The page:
Sapovirus was first identified in an outbreak in Sapporo, Japan in 1977. Sapovirus is a single-stranded RNA virus that belongs to the family Caliciviridae. It has been detected in shellfish and environmental water samples. Sapovirus can cause acute gastroenteritis in children and adults. Gastroenteritis outbreaks due to sapovirus have been reported in various settings such as child care centres, kindergartens, nursing homes, restaurants and schools.
Symptoms include vomiting, diarrhoea, nausea, abdominal cramps, chills, headache, myalgia and malaise. Gastroenteritis symptoms are self-limiting and patients usually recover within a few days.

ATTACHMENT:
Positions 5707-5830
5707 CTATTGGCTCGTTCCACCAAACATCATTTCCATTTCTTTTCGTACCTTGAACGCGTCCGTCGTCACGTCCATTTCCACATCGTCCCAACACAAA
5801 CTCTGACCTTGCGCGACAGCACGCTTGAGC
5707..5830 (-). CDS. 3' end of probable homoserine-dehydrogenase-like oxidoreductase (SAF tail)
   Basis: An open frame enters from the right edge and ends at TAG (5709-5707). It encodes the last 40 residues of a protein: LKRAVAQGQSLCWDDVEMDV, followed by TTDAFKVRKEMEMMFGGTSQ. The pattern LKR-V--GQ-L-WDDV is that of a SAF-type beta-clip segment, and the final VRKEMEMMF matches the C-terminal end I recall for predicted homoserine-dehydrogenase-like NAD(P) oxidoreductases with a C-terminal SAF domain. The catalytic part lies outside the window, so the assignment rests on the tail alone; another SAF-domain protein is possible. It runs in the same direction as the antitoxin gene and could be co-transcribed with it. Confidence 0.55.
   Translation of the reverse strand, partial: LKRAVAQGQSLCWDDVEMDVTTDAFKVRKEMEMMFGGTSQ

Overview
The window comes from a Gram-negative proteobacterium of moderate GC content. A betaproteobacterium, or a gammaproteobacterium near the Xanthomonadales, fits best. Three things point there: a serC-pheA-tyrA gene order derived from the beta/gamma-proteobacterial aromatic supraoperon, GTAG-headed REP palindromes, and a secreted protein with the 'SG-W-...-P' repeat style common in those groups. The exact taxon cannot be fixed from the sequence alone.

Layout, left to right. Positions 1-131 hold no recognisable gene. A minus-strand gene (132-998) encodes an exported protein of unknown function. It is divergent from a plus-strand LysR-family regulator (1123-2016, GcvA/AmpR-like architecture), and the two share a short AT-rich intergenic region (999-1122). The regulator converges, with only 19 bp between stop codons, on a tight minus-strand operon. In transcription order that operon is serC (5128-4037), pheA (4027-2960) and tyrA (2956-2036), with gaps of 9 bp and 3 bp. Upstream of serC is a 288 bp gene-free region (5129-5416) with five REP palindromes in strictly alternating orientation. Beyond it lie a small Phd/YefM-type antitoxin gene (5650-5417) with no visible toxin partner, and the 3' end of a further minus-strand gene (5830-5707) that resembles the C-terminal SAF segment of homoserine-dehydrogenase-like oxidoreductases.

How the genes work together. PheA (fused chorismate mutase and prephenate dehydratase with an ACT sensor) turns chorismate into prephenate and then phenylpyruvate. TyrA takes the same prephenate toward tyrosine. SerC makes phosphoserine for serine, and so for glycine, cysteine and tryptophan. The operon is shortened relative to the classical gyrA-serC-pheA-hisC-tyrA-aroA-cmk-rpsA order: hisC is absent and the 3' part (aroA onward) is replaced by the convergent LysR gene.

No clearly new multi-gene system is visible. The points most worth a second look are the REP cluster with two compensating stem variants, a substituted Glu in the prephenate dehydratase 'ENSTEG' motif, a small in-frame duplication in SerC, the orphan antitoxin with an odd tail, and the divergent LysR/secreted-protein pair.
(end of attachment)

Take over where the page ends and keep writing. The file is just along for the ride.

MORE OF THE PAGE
Mode of transmission
The primary mode of transmission is through the faecal-oral route. Sapovirus can be transmitted by food or water contaminated with the virus, by contact with the vomitus or faeces from infected persons or by contact with contaminated objects. Sapovirus shedding in faeces may continue for weeks after symptoms disappear.
The incubation period usually ranges from less than 1 day to 4 days.
Adequate fluids to prevent dehydration and supportive treatment should be provided.
No vaccine is available for sapovirus infection. As a general measure to prevent gastroenteritis, members of public are advised to:
Maintain good personal hygiene
Maintain good food hygiene
*Please visit the website of Centre for Food Safety for more information on food safety.
Maintain good environmental hygiene